In an age of seemingly never-ending data breaches, it’s now more important than ever to ensure the security of your domain through the use of SSL certificates. But if your organization is large and has numerous sites and subdomain at its disposal, you’re likely familiar with how painful certificate management can become. One way you can lighten the load from both an administrative and expense standpoint is through the use of Wildcard Certificates.
A Wildcard Certificate is a single, standalone certificate that utilizes a placeholder character, typically an asterisk (*), in the domain name field. This placeholder gives the certificate the flexibility to be used across multiple subdomains under a single domain, specified at the time of creation of the Certificate Signing Request, or CSR. Your website and all of its subdomains can be granted authentication and HTTPS encryption via the use of a Wildcard Certificate.
Rather than needing a full inventory of unique certificates for each subdomain, a Wildcard Certificate can secure all of them, not only speeding up and simplifying the management process, but also helping to cut costs as well.
For example, let’s say that we want to secure our subdomains under the main novick.tech domain. If we wanted to secure www.novick.tech, mail.novick.tech, and app01.novick.tech, we could go through the process of creating CSRs for each, and applying those individual certificates. But instead of specifying the subdomain when generating the CSR, if we use *.novick.tech, we will get a certificate that can secure every single one.
Wildcards are great regardless of the size of the environment, but are especially beneficial to larger enterprise operations that may need certificates for dozens of subdomains. It can quickly turn into a nightmare trying to track individual certificates for so many subdomains, so a Wildcard Certificate is an easy answer to that particular pain point.
In addition, any new subdomains you open underneath the domain covered by the Wildcard will be covered indefinitely in the future. So for example, when we take out a Wildcard for *.novick.tech, at the time we requested the certificate, we only had www.novick.tech and mail.novick.tech. But later, if we decide to stand up an email server at mail.novick.tech, we can apply the previously-acquired Wildcard Certificate without needing to make any changes to the certificate itself.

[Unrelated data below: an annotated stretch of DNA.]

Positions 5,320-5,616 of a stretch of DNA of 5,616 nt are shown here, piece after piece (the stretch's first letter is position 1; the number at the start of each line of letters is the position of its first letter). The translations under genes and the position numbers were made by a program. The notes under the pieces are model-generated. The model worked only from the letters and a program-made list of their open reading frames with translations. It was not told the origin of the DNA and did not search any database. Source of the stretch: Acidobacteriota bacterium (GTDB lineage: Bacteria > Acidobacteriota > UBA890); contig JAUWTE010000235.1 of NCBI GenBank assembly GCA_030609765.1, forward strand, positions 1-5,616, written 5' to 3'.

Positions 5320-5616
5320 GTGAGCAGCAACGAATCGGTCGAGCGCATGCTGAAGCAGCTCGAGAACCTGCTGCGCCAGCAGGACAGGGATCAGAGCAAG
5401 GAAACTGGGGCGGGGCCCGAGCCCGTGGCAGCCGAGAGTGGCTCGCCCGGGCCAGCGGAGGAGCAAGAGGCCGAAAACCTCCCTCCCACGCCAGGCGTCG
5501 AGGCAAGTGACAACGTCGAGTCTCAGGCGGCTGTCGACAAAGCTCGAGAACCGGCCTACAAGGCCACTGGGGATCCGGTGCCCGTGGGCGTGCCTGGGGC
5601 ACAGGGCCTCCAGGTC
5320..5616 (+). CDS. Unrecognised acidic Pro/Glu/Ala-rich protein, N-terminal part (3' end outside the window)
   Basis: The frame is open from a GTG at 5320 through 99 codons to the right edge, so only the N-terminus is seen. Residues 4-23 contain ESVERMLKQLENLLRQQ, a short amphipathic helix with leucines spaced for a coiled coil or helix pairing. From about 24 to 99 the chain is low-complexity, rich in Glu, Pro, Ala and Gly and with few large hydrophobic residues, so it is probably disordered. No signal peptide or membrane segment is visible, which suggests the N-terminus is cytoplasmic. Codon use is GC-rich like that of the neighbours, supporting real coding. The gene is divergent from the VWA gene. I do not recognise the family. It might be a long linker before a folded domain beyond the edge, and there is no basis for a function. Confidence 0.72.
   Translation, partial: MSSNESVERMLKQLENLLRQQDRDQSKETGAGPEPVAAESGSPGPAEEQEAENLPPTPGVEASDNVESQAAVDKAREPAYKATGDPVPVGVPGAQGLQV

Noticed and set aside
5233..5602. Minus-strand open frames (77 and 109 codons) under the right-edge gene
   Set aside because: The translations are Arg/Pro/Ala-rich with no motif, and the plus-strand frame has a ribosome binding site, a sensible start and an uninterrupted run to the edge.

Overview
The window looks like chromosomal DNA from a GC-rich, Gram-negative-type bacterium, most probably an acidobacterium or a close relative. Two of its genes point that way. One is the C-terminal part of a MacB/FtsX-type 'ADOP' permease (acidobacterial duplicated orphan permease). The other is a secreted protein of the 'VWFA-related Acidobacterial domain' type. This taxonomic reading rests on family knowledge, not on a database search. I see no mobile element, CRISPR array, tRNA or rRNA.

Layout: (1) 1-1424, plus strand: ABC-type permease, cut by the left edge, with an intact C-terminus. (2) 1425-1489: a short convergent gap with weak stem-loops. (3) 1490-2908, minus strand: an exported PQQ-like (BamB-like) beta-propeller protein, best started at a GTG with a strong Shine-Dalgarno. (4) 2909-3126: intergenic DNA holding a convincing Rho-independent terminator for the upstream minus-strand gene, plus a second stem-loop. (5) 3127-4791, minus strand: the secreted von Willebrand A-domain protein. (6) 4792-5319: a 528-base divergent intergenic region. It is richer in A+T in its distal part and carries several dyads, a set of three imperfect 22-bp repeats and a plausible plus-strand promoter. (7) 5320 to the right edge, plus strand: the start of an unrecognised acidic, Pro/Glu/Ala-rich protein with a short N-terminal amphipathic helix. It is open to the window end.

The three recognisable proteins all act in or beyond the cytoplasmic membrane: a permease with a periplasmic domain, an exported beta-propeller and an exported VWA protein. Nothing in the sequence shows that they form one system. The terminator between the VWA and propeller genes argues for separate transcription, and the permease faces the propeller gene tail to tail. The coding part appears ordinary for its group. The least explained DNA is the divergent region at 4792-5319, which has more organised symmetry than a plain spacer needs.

If you search for Wildcard Certificates via your search engine of choice, you’ll find no shortage of sites offering Wildcard Certificates. In fact, your organization may already be using some of these services for other purposes, such as GoDaddy. DigiCert is also a reputable provider for TLS/SSL and PKI needs, and can handle everything from the certificate itself to full-on PKI management solutions.
There are also several reseller websites, sites which have commissioned commercial Certificate Authorities (CAs) to generate them. While there are dozens of resellers, these certificates generally end up coming from one of several trusted sources, such as Comodo, AddTrust, VeriSign, or Entrust (just to name a few).
You may have come across other types of certificates when researching ways to secure multiple subdomains, with SAN (Subject Alternative Name) Certificates being a somewhat similar-sounding option to Wildcards. However, while both Wildcards and SANs are both SSL Certificates that can secure your site, the scope and type of coverage they each provide differs, so it’s important to understand the distinctions.
A Wildcard Certificate is an excellent choice for securing the subdomains of a single domain, as previously stated. There’s no limit to the number of subdomains it can secure, and that is true of both Wildcard and SAN Certificates. But where they differ is the domain itself: a Wildcard can only secure a single domain (and an unlimited number of first-level subdomains), while a SAN Certificate can secure multiple domains, anywhere from 5 up to 250 in total.
In other words, if we were simply looking to secure the novick.tech domain and all the subdomains underneath it, a Wildcard would be a great choice for that. But if we wanted a certificate that could handle novick.tech as well as novick.com, novicktech.net, and so on, the most practical option would be the SAN Certificate.
Another difference between Wildcard and SAN Certificates is in the price. If you’re purchasing a certificate from GoDaddy, you’ll find that SAN Certificates generally run around $160 per year, which would cover five domains. But the Wildcard Certificate, which as we’ve learned would cover a single domain and all subdomains, runs around $300 per year. These are both on three year terms, so you’re looking somewhere in the range of $500-900, depending on if you need a SAN or a Wildcard. While the prices themselves will differ from site-to-site, it’s generally the same principle: Wildcards are the more expensive option.
If you decide that a Wildcard Certificate is a good fit for you and your organization, then you’ll be able to purchase one from a previously-mentioned source (such as GoDaddy or DigiCert), or from any number of online providers.
Before you can install the certificate and start securing your domain, however, you’ll need to generate a Certificate Signing Request (CSR) for the provider. This in of itself is a multi-step process, and can be tricky to navigate. For more info on getting your CSR, see this how-to article, and for all your other PKI and Active Directory needs, get in touch with Novick Tech for a consultation today.